University of Nevada, Reno used their earthquake simulation table to subject a straw house designed and built by civil engineer Darcey Donovan to an 82-ton-force, but the straw house would not come down.
The March 27th test subject was a full-scale, 200 SF straw house, including a gravel foundation and clay plaster walls. It was subjected forces more than twice the greatest ground acceleration ever measured.
In the end, Donovan’s house cracked at the seams and sent out a small cloud of dust, but it remained standing.
Donovan is founder/CEO of the non-profit Pakistan Straw Bale and Appropriate Building (PAKSBAB) organization.
Sustainable Straw Bales Survive Earthquake Test
1. Sustainable Straw Housing - Incorporating straw bales in construction for earthquake-resistant buildings.
2. Green Building Materials - Exploring eco-friendly materials like clay plaster for resilient structures.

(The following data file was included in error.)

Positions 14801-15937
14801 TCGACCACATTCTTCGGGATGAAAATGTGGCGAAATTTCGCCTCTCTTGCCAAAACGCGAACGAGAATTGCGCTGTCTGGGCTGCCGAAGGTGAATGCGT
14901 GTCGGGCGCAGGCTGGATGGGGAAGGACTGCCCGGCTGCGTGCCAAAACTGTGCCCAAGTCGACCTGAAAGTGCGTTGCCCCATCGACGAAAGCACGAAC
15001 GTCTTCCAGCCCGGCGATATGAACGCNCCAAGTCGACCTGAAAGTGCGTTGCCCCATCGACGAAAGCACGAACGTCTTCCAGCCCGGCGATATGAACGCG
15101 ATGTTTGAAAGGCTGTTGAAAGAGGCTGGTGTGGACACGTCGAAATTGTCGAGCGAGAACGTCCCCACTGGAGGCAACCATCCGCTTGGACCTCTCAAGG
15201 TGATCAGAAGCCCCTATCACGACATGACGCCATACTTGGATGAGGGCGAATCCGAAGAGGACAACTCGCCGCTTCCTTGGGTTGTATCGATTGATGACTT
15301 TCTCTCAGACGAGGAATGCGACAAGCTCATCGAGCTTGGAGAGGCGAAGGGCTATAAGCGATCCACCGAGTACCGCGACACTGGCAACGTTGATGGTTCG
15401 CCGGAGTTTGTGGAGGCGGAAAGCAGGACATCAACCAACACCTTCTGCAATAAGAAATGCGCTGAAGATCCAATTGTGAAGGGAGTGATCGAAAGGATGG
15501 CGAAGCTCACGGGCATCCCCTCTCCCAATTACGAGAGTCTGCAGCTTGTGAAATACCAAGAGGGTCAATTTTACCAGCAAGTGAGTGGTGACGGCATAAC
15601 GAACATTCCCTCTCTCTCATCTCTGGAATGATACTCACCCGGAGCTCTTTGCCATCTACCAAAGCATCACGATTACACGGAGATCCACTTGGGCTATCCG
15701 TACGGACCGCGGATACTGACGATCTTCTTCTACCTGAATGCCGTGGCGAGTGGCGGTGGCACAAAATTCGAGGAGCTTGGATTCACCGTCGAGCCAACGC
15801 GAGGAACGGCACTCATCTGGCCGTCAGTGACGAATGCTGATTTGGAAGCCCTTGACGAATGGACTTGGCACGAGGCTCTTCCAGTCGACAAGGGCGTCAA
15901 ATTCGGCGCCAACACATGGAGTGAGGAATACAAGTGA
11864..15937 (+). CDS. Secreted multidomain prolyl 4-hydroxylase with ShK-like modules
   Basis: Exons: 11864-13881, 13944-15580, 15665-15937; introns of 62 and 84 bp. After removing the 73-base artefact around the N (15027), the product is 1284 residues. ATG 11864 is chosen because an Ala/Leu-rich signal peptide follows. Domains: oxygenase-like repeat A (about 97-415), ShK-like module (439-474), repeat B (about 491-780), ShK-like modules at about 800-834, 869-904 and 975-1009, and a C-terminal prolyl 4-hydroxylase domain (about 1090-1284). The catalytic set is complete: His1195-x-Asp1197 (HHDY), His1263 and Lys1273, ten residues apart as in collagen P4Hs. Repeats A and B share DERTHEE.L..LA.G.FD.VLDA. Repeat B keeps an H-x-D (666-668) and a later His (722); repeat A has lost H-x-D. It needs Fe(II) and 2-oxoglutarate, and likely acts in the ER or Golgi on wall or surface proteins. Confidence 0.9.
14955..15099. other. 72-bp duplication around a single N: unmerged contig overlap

3. Disaster-resilient Housing - Developing innovative building techniques to withstand natural disasters like earthquakes.
1. Construction - Opportunity for construction companies to integrate sustainable materials and practices.
2. Architecture - Architects can innovate by designing earthquake-resistant structures using unconventional materials like straw bales.
3. Non-profit Sector - Non-profit organizations can promote and support the use of sustainable building techniques to help communities in disaster-prone areas.